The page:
If you used openssl dhparam -out dhparam2048.pem 2048 to generate a new pair you can use openssl dhparam -noout -text -check -in dhparam2048.pem to read and print that file in text mode. You will have to copy and paste the text into the Java security properties (using tr -d ':' to remove the : between the openssl hex representation)

Here is a sample (1024 bis only):

>openssl dhparam -in p -check -text -noout | tr -d ':'
PKCS#3 DH Parameters: (1024 bit)
    prime:
       00f7a63b59edcc43a43df12077f0e9
        14129c20a73cef95f919896e608ebc
        8722776c948765bbbf61542e118329
        6c6ea74ecbded3a93aff77a062aba4
        fcf04fc01030e65077f5a802605058
        65b836368dd5ea389d77691fac0f2c
        f7a161c51c8e97ddecb3cf7f872b0c
        cfaf54373d5203edcabc575e871bb1
        107ec2f30c78ebf403
    generator: 2 (0x2)
DH parameters appear to be ok.

And this results in

jdk.tls.server.defaultDHEParameters= \
    { \
        00f7a63b59edcc43a43df12077f0e9 \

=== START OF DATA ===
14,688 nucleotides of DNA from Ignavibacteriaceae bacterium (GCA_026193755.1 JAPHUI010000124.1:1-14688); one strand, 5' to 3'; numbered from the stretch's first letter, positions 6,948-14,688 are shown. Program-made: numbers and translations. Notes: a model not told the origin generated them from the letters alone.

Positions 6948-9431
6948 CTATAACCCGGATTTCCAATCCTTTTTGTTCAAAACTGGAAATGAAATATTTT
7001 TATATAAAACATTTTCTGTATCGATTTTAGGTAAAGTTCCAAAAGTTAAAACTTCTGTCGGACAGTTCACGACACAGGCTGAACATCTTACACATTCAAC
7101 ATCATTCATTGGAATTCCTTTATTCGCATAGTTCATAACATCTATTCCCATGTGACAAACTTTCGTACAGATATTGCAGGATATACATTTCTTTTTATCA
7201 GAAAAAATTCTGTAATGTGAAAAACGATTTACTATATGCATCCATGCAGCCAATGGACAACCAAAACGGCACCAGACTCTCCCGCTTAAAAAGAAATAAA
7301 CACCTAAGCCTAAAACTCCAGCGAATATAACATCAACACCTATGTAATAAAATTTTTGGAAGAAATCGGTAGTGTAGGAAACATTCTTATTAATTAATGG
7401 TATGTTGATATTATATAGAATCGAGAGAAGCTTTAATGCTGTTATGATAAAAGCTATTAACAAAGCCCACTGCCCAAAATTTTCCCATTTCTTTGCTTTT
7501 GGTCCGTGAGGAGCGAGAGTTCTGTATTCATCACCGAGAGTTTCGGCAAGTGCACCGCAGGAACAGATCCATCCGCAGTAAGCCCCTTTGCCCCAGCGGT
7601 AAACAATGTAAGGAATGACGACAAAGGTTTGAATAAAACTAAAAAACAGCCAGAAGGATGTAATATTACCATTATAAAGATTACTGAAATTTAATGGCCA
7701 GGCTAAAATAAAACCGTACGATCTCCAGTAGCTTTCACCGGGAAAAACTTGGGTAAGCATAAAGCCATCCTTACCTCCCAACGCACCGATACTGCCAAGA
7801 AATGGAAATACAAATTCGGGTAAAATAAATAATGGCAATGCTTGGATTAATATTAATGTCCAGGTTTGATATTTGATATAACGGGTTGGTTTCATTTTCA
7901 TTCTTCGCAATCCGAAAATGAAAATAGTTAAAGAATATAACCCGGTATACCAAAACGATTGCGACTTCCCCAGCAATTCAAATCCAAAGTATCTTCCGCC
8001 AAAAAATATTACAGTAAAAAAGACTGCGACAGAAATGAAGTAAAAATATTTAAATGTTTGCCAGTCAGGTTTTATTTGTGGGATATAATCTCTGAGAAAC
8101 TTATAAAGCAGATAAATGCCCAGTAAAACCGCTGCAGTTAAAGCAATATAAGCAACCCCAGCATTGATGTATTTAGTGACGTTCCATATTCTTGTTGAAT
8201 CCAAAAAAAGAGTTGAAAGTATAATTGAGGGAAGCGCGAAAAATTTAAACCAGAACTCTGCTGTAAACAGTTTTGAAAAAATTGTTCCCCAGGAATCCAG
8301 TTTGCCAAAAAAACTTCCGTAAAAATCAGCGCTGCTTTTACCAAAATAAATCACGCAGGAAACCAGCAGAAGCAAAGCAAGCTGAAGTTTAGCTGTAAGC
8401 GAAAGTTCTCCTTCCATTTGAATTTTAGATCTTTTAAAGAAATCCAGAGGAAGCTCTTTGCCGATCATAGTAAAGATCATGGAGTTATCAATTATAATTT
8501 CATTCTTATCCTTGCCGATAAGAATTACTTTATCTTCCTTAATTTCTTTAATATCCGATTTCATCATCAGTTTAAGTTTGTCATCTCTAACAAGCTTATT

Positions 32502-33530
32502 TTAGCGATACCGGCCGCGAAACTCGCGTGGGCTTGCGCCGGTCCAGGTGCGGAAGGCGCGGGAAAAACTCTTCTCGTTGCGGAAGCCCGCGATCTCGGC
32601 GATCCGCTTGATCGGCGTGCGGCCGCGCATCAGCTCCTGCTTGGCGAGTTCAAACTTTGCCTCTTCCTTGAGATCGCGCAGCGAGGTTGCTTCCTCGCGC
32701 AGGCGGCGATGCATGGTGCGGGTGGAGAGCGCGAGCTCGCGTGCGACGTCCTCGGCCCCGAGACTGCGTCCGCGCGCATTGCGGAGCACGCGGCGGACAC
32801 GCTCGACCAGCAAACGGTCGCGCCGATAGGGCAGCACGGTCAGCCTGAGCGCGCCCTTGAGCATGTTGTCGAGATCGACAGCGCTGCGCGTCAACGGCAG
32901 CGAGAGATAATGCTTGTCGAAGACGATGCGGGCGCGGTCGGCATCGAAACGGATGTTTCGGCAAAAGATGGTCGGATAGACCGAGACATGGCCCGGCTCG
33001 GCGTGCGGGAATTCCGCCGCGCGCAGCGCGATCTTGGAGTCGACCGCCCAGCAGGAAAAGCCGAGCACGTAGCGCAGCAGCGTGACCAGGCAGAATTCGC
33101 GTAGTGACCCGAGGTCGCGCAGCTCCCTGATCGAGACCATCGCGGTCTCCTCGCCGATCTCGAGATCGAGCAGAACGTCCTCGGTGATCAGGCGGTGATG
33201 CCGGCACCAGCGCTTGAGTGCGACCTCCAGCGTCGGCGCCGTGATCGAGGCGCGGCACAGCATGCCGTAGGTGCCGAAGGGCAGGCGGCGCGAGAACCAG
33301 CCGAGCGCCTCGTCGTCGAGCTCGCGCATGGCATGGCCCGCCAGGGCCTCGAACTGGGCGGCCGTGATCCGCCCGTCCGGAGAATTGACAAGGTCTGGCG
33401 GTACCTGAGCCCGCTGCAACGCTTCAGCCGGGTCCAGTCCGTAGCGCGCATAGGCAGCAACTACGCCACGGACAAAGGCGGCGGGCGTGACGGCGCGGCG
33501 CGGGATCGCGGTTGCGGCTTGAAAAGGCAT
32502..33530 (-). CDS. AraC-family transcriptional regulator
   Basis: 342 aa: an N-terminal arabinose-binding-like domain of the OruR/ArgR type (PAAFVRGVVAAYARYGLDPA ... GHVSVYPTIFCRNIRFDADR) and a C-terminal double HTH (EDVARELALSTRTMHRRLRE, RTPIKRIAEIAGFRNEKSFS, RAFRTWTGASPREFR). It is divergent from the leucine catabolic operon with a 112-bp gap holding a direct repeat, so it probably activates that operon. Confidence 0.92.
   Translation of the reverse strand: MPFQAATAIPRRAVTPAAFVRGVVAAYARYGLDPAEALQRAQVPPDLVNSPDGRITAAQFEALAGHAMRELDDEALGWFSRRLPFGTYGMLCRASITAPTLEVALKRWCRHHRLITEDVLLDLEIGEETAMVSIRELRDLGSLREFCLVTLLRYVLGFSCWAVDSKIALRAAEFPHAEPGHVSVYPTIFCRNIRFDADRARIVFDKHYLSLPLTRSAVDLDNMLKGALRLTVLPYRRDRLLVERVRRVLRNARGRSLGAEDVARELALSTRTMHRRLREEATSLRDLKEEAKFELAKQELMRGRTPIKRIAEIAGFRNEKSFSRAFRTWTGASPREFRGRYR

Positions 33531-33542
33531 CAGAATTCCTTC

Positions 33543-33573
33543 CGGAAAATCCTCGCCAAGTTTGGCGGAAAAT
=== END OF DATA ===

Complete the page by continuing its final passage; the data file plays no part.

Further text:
14129c20a73cef95f919896e608ebc \
        8722776c948765bbbf61542e118329 \
        6c6ea74ecbded3a93aff77a062aba4 \
        fcf04fc01030e65077f5a802605058 \
        65b836368dd5ea389d77691fac0f2c \
        f7a161c51c8e97ddecb3cf7f872b0c \
        cfaf54373d5203edcabc575e871bb1 \
        107ec2f30c78ebf403, 2 }

You should restart the Server and verify that it actually uses this prime (and not the default ones) as the process is not straight Forward, so a lot can go wrong. The Default is defined in source, for 2048 bit the prime is from TLS FFDHE draft.

For example when running openssl s_client, I can see the 1024bit prime (ffffff ffffffffffc90f...5381ffffffffffffffff) when connecting to an Java 8 JSSE Server:

>openssl s_client -msg -cipher DHE-RSA-AES128-SHA256 -connect localhost:1234
...
<<< TLS 1.2 Handshake [length 018f], ServerKeyExchange
0c 00 01 8b 00 80 ff ff ff ff ff ff ff ff c9 0f
da a2 21 68 c2 34 c4 c6 62 8b 80 dc 1c d1 29 02
4e 08 8a 67 cc 74 02 0b be a6 3b 13 9b 22 51 4a
08 79 8e 34 04 dd ef 95 19 b3 cd 3a 43 1b 30 2b
0a 6d f2 5f 14 37 4f e1 35 6d 6d 51 c2 45 e4 85
b5 76 62 5e 7e c6 f4 4c 42 e9 a6 37 ed 6b 0b ff
5c b6 f4 06 b7 ed ee 38 6b fb 5a 89 9f a5 ae 9f
24 11 7c 4b 1f e6 49 28 66 51 ec e6 53 81 ff ff
ff ff ff ff ff ff 00 01 02 ...

Instead of this, you must see your custom Parameters when installed.

The Default Parameters for Java 7 (768bit) would be "e9e642...7a3daf" wit a long generator "30470ad..529252" as defined in the ParameterCache.